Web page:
Microsoft has tipped its hand, perhaps intentionally, with the leak of screenshots revealing Kumo — the renamed, revamped version of its Live Search.
The screenshots were accompanied by a memo penned by search executive Satya Nadella, asking Microsoft employees for feedback. The new search engine appears to be slated for release in the second part of this year.
The layout of the Kumo page is simple: ads relating to the search on the right, images on top and search results dominating the page. One of the search samples — country singer Taylor Swift — displays the predictable concert ticket ads, along with images of the singer.
The search results are organized a bit differently from other search engines, with groupings into categories such as as Taylor Swift Songs, Taylor Swift Biography, Taylor Swift Albums and so on.
Another screenshot — a search of the 2009 Audi S8 — shows categories for Audi Parts, Used Audis, Audi Forums and Audi Accessories.
The intuitive, or semantic, search functionality that appears to underpin Kumo is no doubt a result of its acquisition last year of Powerset, Dermot Corrigan, CEO of Imprezzeo, told TechNewsWorld.
That functionality and Kumo’s use of imagery appear to be the key strengths of the forthcoming product.
“Based on the content of the Kumo leak, I would say we can expect to see a greater emphasis on visual search in the MS Live overhaul — using images, for instance, as examples to find other images.”
Visual search has been lagging in quality — a function of most search engines applying the text-based search paradigm to image searches, noted Corrigan.
“Shoehorning a search solution for one type of media into another is about as effective as one would expect. Consumers need visual search to do for images what semantic search does for text: the visual equivalent of extracting meaning from an image. Based on this demand, we can fully expect Microsoft to more completely develop its image search technology.”
Now third in search engine rankings, Microsoft is hoping to bolster its customized search bona fides with this release, Ken Saunders, president of Search Engine Experts, told TechNewsWorld.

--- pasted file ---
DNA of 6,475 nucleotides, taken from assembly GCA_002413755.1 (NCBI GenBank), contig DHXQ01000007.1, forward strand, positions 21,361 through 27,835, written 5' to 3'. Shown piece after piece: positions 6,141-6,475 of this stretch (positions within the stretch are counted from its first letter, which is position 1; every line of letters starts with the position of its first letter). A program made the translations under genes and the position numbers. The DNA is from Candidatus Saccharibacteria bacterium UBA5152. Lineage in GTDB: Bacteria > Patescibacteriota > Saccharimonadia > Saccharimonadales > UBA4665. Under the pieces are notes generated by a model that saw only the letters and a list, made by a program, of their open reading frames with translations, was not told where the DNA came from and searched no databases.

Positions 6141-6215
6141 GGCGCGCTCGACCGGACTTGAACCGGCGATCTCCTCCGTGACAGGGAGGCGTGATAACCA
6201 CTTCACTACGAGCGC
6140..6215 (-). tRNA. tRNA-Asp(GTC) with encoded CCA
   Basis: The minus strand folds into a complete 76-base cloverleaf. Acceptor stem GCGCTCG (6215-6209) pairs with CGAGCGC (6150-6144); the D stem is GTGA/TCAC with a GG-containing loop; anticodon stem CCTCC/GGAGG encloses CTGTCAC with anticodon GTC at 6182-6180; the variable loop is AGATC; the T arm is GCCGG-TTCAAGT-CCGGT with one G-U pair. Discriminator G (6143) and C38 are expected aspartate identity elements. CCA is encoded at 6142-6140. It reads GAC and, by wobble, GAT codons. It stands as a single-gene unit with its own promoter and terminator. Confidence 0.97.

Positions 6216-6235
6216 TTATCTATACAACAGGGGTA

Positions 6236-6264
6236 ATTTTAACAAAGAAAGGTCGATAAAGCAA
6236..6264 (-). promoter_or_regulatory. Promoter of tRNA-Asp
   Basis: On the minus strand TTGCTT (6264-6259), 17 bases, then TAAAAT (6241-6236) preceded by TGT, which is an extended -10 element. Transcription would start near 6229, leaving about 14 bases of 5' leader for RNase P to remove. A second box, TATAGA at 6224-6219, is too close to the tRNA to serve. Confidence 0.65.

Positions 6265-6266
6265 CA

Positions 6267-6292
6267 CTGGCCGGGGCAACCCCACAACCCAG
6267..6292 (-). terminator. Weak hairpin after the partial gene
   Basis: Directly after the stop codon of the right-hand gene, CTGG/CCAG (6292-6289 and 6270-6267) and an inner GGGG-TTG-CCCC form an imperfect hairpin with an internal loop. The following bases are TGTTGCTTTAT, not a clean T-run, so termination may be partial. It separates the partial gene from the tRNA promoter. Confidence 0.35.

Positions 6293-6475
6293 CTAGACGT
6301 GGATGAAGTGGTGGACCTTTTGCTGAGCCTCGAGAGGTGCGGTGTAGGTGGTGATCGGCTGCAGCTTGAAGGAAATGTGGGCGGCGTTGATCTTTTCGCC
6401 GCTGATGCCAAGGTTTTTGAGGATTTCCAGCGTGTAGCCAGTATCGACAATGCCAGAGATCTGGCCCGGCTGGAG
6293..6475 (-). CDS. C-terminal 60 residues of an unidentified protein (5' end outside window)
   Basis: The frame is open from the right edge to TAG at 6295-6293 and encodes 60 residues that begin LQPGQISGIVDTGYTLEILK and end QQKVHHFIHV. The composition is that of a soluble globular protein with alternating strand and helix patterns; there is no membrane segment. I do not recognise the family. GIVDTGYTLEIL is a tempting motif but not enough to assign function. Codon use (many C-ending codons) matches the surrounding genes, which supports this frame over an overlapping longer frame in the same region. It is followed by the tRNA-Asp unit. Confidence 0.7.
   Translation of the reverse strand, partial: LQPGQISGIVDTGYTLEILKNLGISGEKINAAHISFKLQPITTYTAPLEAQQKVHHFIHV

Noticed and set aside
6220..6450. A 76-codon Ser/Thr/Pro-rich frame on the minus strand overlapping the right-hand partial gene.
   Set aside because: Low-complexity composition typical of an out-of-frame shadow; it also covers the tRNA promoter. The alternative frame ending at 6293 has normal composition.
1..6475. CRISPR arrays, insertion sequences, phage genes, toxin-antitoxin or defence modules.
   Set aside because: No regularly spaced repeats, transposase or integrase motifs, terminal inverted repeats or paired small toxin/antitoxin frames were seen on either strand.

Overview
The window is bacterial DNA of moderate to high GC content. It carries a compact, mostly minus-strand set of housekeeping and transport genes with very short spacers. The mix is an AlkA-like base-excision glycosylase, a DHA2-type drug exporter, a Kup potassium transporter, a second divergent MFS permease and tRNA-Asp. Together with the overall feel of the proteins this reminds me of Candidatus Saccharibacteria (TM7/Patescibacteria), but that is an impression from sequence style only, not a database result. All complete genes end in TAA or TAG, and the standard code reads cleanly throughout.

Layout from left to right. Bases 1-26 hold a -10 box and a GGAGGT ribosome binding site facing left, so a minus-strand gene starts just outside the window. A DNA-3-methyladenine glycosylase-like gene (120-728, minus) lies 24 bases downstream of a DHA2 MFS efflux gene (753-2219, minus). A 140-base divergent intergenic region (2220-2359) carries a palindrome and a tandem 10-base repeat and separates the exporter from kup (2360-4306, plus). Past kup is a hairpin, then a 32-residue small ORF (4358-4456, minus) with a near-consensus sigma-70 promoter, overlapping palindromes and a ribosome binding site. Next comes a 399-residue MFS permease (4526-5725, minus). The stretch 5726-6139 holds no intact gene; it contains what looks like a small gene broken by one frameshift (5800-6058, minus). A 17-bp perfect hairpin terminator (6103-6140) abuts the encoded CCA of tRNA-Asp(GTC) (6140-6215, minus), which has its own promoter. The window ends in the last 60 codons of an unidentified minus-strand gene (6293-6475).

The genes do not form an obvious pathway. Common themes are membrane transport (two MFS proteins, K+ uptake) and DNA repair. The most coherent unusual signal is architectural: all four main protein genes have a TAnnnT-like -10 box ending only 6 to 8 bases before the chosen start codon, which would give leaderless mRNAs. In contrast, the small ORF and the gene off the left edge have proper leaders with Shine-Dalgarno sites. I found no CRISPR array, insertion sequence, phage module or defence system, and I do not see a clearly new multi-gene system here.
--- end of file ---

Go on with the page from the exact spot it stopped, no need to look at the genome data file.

It’s likely that “as Kumo learns about a searcher’s preferences, these categories will become more specific to their needs,” Saunders said.
It is impossible to judge with any certainty, however, whether Microsoft has merely fine-tuned a lackluster product or whether it has introduced a new dynamic in the current line of search engine players — which are, it hardly needs to be said, dominated by Google.
Google led the U.S. core search market in December with 63 percent of the searches conducted, according to comScore’s most recent monthly qSearch analysis. Yahoo followed with 21 percent, and Microsoft came in with 8.5 percent. AOL (3.9 percent) and Ask Network (3.7 percent) brought up the rear.
Right now, it is difficult to imagine Google being dislodged from its top perch in search, Charles King, principal of Pund-IT, told TechNewsWorld, “but I am not ready to admit that Google is unbeatable in search.” Or that no other development will ever dislodge search as the primary way to establish and maintain relationships with consumers.
In the 1990s, Microsoft’s dominance of the browser market seemed unassailable — and the browser market was the only way to connect with consumers, King recalled, but “a little group of volunteers at an organization called ‘Mozilla’ decided they were going to try to change that.”
In most industries, he said, long-term dominance cannot be sustained indefinitely.